Finding new program ideas
When you’re looking for programming ideas, where do you turn? The Women of the ELCA website has plenty of ideas, of course, just as the pages of Interchange and Gather magazine do. Participants in your congregational unit (CU) probably have some possibilities in mind. And there’s always the tried and true projects you’ve done before. Do you ever look around at what others are doing?
Here are three ideas from ELCA congregations, none of which are directly connected to Women of the ELCA (although some CUs might be doing similar projects). As you begin planning for the 2013-2104 program year, you might adapt one or more of these ideas for your CU.
A ribbiting ministry
The 35 members of Hope Lutheran Church, Rolla, Mo., have a ribbiting ministry: F.R.O.G.s (Fully Rely on God). Members and friends, including teenagers to great-grandmothers, have helped sew and assemble more than 560 FROGs since 2004. The FROG ministry began as a ministry to people with cancer and has expanded to include those with other serious illnesses. The church has just finished 75 FROGS, which they sent to Camp Rainbow in St. Louis for children and teenagers with cancer. The pattern can be purchased through Carols Zoo. For more information, contact Beth Schluemer.
You are so beautiful
“You’re beautiful from head to toe…beautiful beyond compare, absolutely flawless.” Song of Songs 4:7 (The Message)
This is the message the women of Ziegels Lutheran Church, Breinigsville, Pa., shared with mothers and daughters at their second annual S.E.L.F. (Spoiling Every Lovely Female) Extravaganza in April.
“SELF was created to give teenage girls in 4th through 10th grade and their mothers an opportunity to gain valuable information on healthy relationships, bullying, nutrition, wellness and self-confidence,” said Kim McHenry, coordinator of the event.
A local musician, Sarah Ayers, spoke about being bullied as a young girl and the effect it had on her self-esteem as an adult, McHenry said. S.E.L.F. offered workshops on self-esteem, bullying, healthy relationships and relational aggression. Wellness and nutritional information was also provided.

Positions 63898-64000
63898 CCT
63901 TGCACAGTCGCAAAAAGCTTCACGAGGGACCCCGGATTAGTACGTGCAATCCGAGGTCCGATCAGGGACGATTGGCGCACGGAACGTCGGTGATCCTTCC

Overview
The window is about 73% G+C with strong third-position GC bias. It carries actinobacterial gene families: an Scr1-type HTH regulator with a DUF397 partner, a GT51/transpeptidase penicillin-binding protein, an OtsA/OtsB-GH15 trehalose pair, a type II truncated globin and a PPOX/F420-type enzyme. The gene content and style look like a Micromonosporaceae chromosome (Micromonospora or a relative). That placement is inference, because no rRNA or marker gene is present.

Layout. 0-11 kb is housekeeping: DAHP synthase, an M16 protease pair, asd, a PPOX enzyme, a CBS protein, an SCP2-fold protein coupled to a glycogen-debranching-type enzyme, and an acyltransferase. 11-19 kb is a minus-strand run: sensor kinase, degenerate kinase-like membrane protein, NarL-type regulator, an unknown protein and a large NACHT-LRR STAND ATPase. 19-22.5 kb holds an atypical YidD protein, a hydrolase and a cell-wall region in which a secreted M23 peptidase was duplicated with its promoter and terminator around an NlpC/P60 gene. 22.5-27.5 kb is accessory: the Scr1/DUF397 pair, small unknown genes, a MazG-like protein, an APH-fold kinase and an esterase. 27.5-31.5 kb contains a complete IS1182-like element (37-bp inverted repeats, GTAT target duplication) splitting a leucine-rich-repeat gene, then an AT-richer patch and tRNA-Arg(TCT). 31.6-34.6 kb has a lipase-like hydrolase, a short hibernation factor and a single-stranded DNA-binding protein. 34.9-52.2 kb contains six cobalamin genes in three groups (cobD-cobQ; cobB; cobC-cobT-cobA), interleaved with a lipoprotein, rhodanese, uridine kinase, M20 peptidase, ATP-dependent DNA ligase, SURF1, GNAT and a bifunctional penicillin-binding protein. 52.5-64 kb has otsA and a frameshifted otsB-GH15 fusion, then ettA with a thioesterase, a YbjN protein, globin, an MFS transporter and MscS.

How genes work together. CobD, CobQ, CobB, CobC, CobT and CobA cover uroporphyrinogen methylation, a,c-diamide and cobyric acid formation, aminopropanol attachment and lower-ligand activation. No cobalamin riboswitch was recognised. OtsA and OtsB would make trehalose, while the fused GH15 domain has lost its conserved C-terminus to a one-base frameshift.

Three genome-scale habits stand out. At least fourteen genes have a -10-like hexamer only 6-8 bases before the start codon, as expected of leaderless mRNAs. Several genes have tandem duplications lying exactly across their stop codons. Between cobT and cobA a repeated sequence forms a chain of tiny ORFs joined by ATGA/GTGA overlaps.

Because it was billed as a “spa event,” participants were treated to manicures, make-up tips and trendy new hairstyles.
“Bullying and self-esteem are an important topics that [we] feel passionate about,” McHenry said. “I could not have organized such an inspirational and amazing event without the help of the volunteers and generosity of our local businesses.”
For more information on how to hold your own S.E.L.F. Extravaganza, contact Kim McHenry.
Love in a glovebox
Many congregations equip their members to reach out to homeless people they encounter through an effort called “Love in a Glove box.” People gather at a packing party, bringing supplies needed by the homeless along with self-sealing plastic bags. Supplies include items like white socks, hand wipes, lip balm, granola or protein bars, gift cards, bottle of water, gum and a bus or local transit card. Participants pack up the items and then keep the packed bags in their cars, ready to hand them out when the need arises.
A Facebook discussion about Love in a Glove Box grew when one participant shared how she had given away some love that day after encountering a homeless person near the interstate. “Awesome!” one friend responded. “I always feel like I am turning away from someone in need and don’t know how to respond. This is a wonderful way to reach out those in need.”